Attached is a picture which shows the internal architecture of the IOM.

Will not delve into what has been already discussed - chassis mgmt, cabling, mgmt ease etc.

Yes, one of the key functions is mux traffic from HIF's to NIF's and vice versa.

Traffic from HIF's is unconditionally sent up to the FI for switching.

The ASIC is programmed via the CMC . It has the ability to replicate frames as is done with multicast traffic.

If you have2 recievers connected to the same IOM interested in the same multicats group, there is 1 packet which is sent by the FI and the replication

is handled by the ASIC. The ASIC also does tag imposition/removal etc (part of MUX functionality). The ASIC also provides QoS/buffering functionality.

So yes, packet forwarding to the SUP following a line card paradigm is its main purpose in life.



Manish, as usual, great stuff. Thank you..

So, what you are telling me is inline with my thoughts about the UCS FEX. There is no switching intelligence in it and -- more pertinent to this discussion  -- no Data Center Bridging (CEE) capability to speak of. Its just a traffic MUX/DeMUX.

That means the UCS FEX HIF ports will NOT act as an 802.1D switch port does when it is DCB-enabled and generate a PFC PAUSE frame and send it back to the server CNA if its input buffers get overwhelmed. I Iimagine then that the UCS FEX leaves it up to the Fabric Interconnect's ingress port to generate the PUASE and the FEX will simply pass it on to the CNA. Correct? That would mean the FEX has no input buffers to speak of. If it did, it would have to be able to PAUSE traffic that is overrrunning them - or so I would think.

The same then can be said for the FEX and ETS. The FEX does not contain the hardware to participate in ETS. There is no egress scheduling algorithm and no recognition of packet prioritization or a mechanism to honor any prioritization that can be leveraged to dynamically assign bandwidth to the confgiured Traffic Class that would be serviced acording to the ETS Transmission Scheduling Algorithm (Algorithim 2, according to IEEE 802.1qaz v2.4).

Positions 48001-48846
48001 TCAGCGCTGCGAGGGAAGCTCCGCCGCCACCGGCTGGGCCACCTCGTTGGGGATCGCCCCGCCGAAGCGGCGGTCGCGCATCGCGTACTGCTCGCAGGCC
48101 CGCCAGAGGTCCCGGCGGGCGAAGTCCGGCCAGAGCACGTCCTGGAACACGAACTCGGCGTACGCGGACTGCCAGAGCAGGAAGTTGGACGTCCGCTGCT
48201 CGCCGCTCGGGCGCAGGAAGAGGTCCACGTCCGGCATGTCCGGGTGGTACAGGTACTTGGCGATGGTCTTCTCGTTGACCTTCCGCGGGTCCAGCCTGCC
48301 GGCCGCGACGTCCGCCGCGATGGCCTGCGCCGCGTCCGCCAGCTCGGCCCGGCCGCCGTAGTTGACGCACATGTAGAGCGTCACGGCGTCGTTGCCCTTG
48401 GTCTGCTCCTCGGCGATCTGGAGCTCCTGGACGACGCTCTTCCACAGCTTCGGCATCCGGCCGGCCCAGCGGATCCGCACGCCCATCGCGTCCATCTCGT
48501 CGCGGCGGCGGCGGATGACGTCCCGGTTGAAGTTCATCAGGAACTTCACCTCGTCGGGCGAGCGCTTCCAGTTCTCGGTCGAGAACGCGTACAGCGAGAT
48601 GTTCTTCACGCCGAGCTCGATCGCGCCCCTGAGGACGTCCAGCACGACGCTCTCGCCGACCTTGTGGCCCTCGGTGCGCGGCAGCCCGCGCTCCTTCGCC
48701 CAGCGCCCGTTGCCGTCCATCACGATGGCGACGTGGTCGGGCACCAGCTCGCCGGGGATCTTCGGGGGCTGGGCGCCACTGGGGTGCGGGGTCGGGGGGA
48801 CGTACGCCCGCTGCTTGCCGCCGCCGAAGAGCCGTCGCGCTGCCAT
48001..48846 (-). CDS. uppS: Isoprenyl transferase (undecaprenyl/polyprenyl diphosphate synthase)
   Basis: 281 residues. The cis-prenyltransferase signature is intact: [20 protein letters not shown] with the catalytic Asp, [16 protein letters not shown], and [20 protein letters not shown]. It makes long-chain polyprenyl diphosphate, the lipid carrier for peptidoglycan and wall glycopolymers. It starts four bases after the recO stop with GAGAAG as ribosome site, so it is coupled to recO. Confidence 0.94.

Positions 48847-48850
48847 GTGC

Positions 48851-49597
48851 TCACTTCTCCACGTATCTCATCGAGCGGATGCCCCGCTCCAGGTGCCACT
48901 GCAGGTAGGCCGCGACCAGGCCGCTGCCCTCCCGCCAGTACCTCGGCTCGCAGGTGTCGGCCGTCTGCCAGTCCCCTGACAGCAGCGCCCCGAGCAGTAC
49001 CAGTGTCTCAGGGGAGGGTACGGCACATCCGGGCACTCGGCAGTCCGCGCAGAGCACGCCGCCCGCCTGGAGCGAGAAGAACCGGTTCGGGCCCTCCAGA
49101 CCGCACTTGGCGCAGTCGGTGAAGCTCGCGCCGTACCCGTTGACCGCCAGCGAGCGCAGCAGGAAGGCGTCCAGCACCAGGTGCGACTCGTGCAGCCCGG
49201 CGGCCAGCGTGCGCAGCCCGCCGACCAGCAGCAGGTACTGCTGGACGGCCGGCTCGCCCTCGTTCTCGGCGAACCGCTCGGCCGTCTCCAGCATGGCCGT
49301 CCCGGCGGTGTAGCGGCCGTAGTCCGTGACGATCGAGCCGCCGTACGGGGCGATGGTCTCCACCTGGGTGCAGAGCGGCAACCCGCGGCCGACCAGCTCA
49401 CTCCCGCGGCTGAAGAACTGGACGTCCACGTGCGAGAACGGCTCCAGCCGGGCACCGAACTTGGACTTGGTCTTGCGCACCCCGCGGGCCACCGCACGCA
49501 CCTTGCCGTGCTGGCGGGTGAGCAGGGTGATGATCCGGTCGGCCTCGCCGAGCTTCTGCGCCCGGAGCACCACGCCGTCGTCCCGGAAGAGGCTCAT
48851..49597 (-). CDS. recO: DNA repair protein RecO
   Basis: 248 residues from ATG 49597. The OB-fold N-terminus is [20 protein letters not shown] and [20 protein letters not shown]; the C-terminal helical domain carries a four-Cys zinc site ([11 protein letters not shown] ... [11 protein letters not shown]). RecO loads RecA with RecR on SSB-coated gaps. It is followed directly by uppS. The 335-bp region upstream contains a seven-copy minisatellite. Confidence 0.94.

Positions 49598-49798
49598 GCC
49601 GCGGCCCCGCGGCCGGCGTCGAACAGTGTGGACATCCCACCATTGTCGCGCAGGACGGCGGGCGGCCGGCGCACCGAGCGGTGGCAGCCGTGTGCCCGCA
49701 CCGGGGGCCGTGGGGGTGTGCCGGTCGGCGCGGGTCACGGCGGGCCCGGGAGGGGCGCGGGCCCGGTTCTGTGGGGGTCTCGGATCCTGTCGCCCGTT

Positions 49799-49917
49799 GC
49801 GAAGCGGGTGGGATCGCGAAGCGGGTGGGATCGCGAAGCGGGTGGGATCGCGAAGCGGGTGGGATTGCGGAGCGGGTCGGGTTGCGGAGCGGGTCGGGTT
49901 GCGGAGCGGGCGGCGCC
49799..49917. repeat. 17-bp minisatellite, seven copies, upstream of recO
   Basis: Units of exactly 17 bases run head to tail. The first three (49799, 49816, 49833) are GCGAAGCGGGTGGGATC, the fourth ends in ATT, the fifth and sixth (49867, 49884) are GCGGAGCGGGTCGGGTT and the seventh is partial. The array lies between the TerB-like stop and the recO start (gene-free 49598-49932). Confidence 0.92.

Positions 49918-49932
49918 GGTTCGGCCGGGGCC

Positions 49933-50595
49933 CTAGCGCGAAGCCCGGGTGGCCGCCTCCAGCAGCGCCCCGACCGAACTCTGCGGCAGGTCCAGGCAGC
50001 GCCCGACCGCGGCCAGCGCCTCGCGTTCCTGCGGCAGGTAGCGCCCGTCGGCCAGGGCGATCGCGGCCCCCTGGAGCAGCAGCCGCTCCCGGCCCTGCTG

Lastly, the FEX does not participate in DCBx either - the link initialization semantics occur between the CNA and the Fabric Interconnect port.

Is all this correct, Manish?

I really appreciate your time and help. Thank you!

The IOM is a pass through for switching but it does have buffers and queues.

The DCBX packets between the FI and the adapter are passed as is like a line card would. Same goes for other things like CDP packets etc.

But the FI communicates with the CMC using a diff software path and the ASIC is programmed on the IOM for CoS and bandwidth values.

Think of it as a "qosmgr" process in the system.

So its not DCBX between the FI and IOM but some other way as the IOM is a part of the FI.

The IOM does send PFC when congestion hits to either the adapter or the FI.

When congestion between IOM and FI hits, its too late or away in path for the FI to send PFC to adapter. The IOM has to.

This is how lossless is achieved.